Long gone are the glory days of the Darjeeling Himalayan Railway (DHR), better known as the “Toy Train.” Yet, the little steam engine that could survives, albeit in a very limited capacity, plying the 4 mile (7km) stretch of narrow gauge track between Darjeeling and Ghum (Ghoom). For just $4 USD, you can take the venerable UNESCO icon on a two hour roundtrip journey through some of India’s most amazing Himalayan scenery. It’s a bargain and an unmissable experience.
Read our post on the hill station of Darjeeling here.
Brief History of the Darjeeling Himalayan Railway
Built between 1879 and 1881, the Darjeeling Himalayan Railway is a stretch of rail in the Indian state of West Bengal. Beginning at an elevation of only 328 ft. (100m) in New Jalpaiguri, the line climbs for 48 miles (78km) to over 7,000 ft. (2,200m) at Darjeeling.
In its heyday, it was possible to ride the entire stretch by classic B-Class steam locomotive, but in recent years service has been reduced to the stretch from Kurseong and Darjeeling via modern diesel locomotive and between Ghum and Darjeeling via B-Class steam engine. Currently, there is no service between New Jalpaiguri and Kurseong due to significant landslide damage a few years back. This stretch (by far the most treacherous of the DHR) is serviced by public jeep.
The railway utilizes 2 ft (610mm) narrow gauge track (standard gauge is 4 ft. 8.5 in.) and is listed as a UNESCO World Heritage site. It was originally constructed as a way to ferry British aristocrats and goods from the sweltering lowlands to the substantially cooler hill station of Darjeeling in the Himalayan foothills. In later years, it became a key lifeline for getting tea from high elevations to the rest of the world.
The DHR follows the old Hill Cart Road up the mountain. Much of the track lies on the side of the narrow highway, while other portions actually cross the highway. Due to the steep mountain terrain, the DHR utilizes several loops and Z-Reverses (or zig-zags) (see map above).
Maintenance and a Refill
These old steam locomotives require a great deal of maintenance on and off the route. Trains clunk along at a steady pace, resting often for conductor and engineer to adjust a bolt here or oil a widget there or refill the boiler (pictured below). I never gave much thought to how much water it actually takes to power a steam locomotive, but it takes an incredible amount to power this tiny engine as we refilled on the way out and again on the way back on the 8-mile roundtrip journey. The refill station was nothing more than a pipe from a water holding tank about halfway between the two stations. The engine took about five minutes to fill.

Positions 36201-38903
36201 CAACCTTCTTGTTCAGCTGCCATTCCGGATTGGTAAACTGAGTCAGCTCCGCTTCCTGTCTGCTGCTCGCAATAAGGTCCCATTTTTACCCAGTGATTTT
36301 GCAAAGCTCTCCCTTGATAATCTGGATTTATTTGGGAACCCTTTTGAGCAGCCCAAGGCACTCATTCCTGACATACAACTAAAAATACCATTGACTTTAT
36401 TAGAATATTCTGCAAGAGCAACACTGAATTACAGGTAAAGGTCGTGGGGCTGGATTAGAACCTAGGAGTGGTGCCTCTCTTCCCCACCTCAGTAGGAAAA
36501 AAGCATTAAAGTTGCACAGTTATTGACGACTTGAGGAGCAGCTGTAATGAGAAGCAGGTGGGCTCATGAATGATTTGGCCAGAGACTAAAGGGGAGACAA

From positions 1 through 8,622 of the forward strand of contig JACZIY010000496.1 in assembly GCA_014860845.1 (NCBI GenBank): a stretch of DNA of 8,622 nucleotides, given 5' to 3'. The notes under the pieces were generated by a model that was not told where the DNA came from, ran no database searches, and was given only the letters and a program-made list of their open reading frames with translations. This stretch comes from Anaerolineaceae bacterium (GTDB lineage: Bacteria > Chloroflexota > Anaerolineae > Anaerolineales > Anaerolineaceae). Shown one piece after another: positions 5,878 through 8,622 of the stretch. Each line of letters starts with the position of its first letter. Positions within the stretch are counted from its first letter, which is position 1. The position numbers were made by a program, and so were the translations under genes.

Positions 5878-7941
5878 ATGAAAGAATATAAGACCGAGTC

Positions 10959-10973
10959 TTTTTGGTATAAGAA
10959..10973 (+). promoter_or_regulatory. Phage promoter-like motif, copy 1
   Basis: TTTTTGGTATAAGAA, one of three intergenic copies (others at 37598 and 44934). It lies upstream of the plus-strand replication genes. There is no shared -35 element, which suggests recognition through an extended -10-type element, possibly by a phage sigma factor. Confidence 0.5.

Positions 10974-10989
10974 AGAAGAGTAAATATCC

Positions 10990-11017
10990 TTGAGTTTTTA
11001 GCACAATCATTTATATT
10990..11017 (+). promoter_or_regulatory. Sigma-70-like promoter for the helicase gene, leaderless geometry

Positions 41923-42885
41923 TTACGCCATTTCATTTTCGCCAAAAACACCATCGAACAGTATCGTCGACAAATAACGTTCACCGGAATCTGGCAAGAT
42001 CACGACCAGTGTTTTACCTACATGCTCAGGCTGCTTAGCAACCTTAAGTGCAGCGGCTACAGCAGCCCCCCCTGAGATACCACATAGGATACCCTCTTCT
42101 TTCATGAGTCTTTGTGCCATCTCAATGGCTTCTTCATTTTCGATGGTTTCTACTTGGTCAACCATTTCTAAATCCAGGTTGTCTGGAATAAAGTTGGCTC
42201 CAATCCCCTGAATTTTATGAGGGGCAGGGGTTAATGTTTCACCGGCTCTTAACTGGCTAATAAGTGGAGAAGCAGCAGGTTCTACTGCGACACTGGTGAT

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A while later, we stopped again on the solitary loop in the Ghum-Darjeeling stretch, Batasia Loop. We hear that on a clear day this point affords incredible views of the Himalayan Mountains including Mount Everest. But today, we were treated to dense fog. At 7,000 feet in the rainy season in India, it’s highly unlikely you’ll see anything but (but one can hope…).
About 40 minutes after our departure from Darjeeling station, we arrived at our destination in Ghum. We rested here for about 30 minutes before returning to Darjeeling. There is a small yet informative museum on the Darjeeling Himalayan Railway conveniently located at the Ghum station which is worth exploring.
Return to Darjeeling Station
There are a couple of different steam trains that ply the “Joy Ride” route between Darjeeling and Ghum. We were fortunate to get the shinier toy train of the two we saw (the faded, dirtier one is pictured above).
On the way out of Darjeeling, the engine pulled us out of the station in reverse (with the front of the engine facing toward the passenger cars). On the way back from Ghum, the engine faced the proper direction. When we arrived in Ghum, the engine disconnected itself and left us momentarily, circling around the entire station, ultimately coming up around front and attaching itself in the proper orientation. I have my theories as to why they do this, but given we’re in India — the land that frequently seems to defy simple logic — I doubt any of these actually apply. It’s true, I could have just asked, but perhaps I was too terrified of the true answer.
Long live the Toy Train!
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